The Oxford English Dictionary defines “post-truth” as “relating to or denoting circumstances in which objective facts are less influential in shaping public opinion than appeals to emotion and personal belief.”
This page is intended to help you to verify and utilize fact-based news resources for research purposes.
Types of Fake News
There are four broad categories of fake news, according to media professor Melissa Zimdars of Merrimack College.
CATEGORY 1: Fake, false, or regularly misleading websites that are shared on Facebook and social media. Some of these websites may rely on “outrage” by using distorted headlines and decontextualized or dubious information in order to generate likes, shares, and profits.
CATEGORY 2: Websites that may circulate misleading and/or potentially unreliable information
CATEGORY 3: Websites which sometimes use clickbait-y headlines and social media descriptions
CATEGORY 4: Satire/comedy sites, which can offer important critical commentary on politics and society, but have the potential to be shared as actual/literal news
No single topic falls under a single category - for example, false or misleading medical news may be entirely fabricated (Category 1), may intentionally misinterpret facts or misrepresent data (Category 2), may be accurate or partially accurate but use an alarmist title to get your attention (Category 3) or may be a critique on modern medical practice (Category 4.) Some articles fall under more than one category. It is up to you to do the legwork to make sure your information is good.
Recognize that even typically reliable sources, whether mainstream or alternative, corporate or nonprofit, rely on particular media frames to report stories and select stories based on different notions of newsworthiness.
Be critical of the sources we share and engage with on social media.
What to avoid:
“Fake, false, regularly misleading sites” which rely on “outrage” using distorted headlines and decontextualized or dubious information in order to generate likes, shares, and profits” (examples:Politicalo, AmericanNews.com)
By Craig Timberg, Ellen Nakashima and Tony Romm, in The Washington Post, on March 16, 2020. Misleading text messages claiming that President Trump was going to announce a national quarantine buzzed into cellphones across the country over the weekend, underscoring how rapidly false claims are spreading — and how often it is happening beyond the familiar misinformation vehicles of Facebook and Twitter.
By Scott Barry Kaufman in The Scientific American, on February 14, 2019. New research suggests both liberals and conservatives are motivated to believe fake news, and dismiss real news that contradicts their ideologies
by Edmund Lee, in New York Times, Jan. 16, 2019. Latest developments about NewsGuard, a venture run by journalism professionals that labels online news with color tags: green ratings follow basic standards of accuracy and accountability, red do not.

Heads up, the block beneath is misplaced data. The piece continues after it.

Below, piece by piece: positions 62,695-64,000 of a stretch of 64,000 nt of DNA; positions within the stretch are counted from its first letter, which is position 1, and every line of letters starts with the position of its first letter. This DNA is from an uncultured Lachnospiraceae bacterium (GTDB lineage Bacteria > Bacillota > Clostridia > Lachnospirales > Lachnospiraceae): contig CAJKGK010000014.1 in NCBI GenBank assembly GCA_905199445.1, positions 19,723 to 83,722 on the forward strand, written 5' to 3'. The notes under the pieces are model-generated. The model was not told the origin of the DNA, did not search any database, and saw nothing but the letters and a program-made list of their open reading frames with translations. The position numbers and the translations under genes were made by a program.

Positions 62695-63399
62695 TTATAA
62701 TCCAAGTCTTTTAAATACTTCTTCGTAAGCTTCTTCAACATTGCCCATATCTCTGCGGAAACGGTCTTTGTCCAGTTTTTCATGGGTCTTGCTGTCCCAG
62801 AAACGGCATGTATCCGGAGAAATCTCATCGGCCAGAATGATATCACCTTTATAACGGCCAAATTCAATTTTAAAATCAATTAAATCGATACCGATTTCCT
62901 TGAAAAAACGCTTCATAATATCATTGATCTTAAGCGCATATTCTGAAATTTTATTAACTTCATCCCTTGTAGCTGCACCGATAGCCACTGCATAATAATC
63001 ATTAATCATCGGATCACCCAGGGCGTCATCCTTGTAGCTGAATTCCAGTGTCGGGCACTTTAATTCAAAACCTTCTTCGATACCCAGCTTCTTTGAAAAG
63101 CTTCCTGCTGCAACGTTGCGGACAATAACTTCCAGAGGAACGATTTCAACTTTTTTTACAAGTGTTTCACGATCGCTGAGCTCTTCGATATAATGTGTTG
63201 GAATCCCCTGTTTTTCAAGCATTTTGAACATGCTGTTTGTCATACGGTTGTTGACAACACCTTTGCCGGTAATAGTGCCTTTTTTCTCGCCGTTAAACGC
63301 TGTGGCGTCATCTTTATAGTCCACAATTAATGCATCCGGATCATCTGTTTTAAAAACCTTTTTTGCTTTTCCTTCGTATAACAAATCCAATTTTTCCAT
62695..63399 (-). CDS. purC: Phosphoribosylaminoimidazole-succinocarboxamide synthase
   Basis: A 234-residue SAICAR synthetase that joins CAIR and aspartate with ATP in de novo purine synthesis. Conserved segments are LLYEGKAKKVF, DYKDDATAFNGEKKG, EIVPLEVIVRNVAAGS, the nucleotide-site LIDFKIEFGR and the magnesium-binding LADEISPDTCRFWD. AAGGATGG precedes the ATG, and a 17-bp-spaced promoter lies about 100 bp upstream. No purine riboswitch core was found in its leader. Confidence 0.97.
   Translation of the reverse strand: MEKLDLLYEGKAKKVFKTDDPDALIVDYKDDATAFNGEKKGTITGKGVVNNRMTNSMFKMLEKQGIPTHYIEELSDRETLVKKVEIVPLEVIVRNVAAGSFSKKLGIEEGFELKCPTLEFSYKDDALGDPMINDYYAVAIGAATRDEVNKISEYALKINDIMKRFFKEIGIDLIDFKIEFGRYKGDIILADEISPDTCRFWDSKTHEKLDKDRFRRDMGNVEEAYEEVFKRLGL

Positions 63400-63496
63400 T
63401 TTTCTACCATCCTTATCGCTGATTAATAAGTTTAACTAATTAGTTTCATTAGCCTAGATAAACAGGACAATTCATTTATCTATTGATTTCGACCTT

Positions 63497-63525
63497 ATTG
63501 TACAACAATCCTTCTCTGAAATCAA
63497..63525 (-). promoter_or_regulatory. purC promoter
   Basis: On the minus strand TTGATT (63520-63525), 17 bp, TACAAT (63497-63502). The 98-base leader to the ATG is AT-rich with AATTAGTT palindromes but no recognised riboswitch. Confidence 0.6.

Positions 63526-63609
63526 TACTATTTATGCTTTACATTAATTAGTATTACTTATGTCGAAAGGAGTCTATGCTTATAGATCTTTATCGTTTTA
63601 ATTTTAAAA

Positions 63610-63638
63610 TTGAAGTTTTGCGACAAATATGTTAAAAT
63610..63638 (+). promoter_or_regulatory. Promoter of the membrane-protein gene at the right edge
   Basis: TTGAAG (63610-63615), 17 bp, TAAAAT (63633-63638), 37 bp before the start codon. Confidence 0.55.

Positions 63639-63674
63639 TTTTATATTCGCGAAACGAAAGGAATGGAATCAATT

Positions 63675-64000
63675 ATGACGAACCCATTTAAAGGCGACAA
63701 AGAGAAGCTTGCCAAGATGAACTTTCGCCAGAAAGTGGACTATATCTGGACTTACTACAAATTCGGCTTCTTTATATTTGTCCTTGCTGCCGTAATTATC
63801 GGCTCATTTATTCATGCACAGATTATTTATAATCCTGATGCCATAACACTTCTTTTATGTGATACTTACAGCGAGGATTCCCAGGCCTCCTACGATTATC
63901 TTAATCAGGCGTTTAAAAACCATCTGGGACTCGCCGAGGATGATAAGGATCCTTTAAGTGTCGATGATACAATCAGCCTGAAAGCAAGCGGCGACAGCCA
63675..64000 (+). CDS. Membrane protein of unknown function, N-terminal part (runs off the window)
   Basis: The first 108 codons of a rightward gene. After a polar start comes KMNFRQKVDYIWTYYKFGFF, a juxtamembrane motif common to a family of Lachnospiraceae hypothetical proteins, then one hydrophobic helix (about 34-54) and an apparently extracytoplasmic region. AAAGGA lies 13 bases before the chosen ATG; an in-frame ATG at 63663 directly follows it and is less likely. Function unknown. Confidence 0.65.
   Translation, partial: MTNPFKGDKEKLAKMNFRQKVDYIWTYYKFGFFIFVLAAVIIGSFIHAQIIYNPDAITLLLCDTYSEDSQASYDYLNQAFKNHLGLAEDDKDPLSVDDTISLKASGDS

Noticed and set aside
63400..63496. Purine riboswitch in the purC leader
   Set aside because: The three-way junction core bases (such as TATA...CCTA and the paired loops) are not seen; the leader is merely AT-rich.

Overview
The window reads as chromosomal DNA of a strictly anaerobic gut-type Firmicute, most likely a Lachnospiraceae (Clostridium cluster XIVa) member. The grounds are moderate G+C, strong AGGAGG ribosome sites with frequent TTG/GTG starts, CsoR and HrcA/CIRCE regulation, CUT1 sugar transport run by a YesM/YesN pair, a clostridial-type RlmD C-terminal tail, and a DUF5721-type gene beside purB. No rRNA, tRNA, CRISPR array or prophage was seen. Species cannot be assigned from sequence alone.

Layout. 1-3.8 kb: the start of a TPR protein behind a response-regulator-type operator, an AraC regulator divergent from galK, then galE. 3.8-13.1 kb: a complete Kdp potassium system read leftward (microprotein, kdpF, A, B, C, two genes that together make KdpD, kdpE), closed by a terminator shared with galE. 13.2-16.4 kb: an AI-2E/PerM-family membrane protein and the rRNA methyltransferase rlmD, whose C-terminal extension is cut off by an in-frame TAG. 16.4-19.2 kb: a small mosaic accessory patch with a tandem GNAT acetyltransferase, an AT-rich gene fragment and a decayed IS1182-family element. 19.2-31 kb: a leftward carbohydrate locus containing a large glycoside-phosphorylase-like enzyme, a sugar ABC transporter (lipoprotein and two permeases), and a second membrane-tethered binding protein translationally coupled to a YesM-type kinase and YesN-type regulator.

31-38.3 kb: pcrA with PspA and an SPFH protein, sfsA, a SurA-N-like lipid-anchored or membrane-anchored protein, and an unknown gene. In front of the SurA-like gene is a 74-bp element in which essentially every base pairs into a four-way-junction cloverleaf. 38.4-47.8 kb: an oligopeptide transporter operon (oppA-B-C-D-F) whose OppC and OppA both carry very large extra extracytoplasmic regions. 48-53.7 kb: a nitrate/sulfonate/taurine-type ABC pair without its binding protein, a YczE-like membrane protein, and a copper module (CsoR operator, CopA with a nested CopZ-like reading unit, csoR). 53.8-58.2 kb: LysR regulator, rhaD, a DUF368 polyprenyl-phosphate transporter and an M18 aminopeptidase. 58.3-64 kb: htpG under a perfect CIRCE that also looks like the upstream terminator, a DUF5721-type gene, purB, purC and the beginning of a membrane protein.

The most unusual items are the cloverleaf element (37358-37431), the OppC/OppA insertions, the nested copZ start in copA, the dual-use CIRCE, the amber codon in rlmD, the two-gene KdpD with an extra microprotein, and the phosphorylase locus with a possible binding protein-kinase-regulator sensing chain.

In addition to red and green icons for news and information websites, NewsGuard assigns a blue “platform” icon to sites that primarily host user-generated content. Humor or satire sites that mimic real news are assigned an orange “satire” icon. A grey icon indicates that a website has not yet been rated by NewsGuard’s team.
by Benedict Carey, January 2, 2018. New York Times article reporting on the results of one research study that found fake news consumption is infrequent. Those over 60 are more likely to visit a fake news site, and people find most fake news via Facebook.
By Steve Inskeep, NPR, December 11, 2016. Behind the fake news crisis lies what's perhaps a larger problem: Many Americans doubt what governments or authorities tell them, and also dismiss real news from traditional sources.
Article includes a useful guide for evaluating online news and information.
Serious Consequences of Fake News
Fake news can hurt you, and a lot of other people. Purveyors of fake medical advice like Mercola.com and NaturalNews.com help perpetuate myths like HIV and AIDS aren't related, or that vaccines cause autism. These sites are heavily visited and their lies are dangerous.
Real news can benefit you. If you are writing a research paper, your professor will expect you to vet your sources. If you are planning on voting in an election, you want to read as much good information on a candidate so you can vote for the person who best represents your ideas and beliefs. Fake news will not help you get a good grade or make the world a better place, but real news can.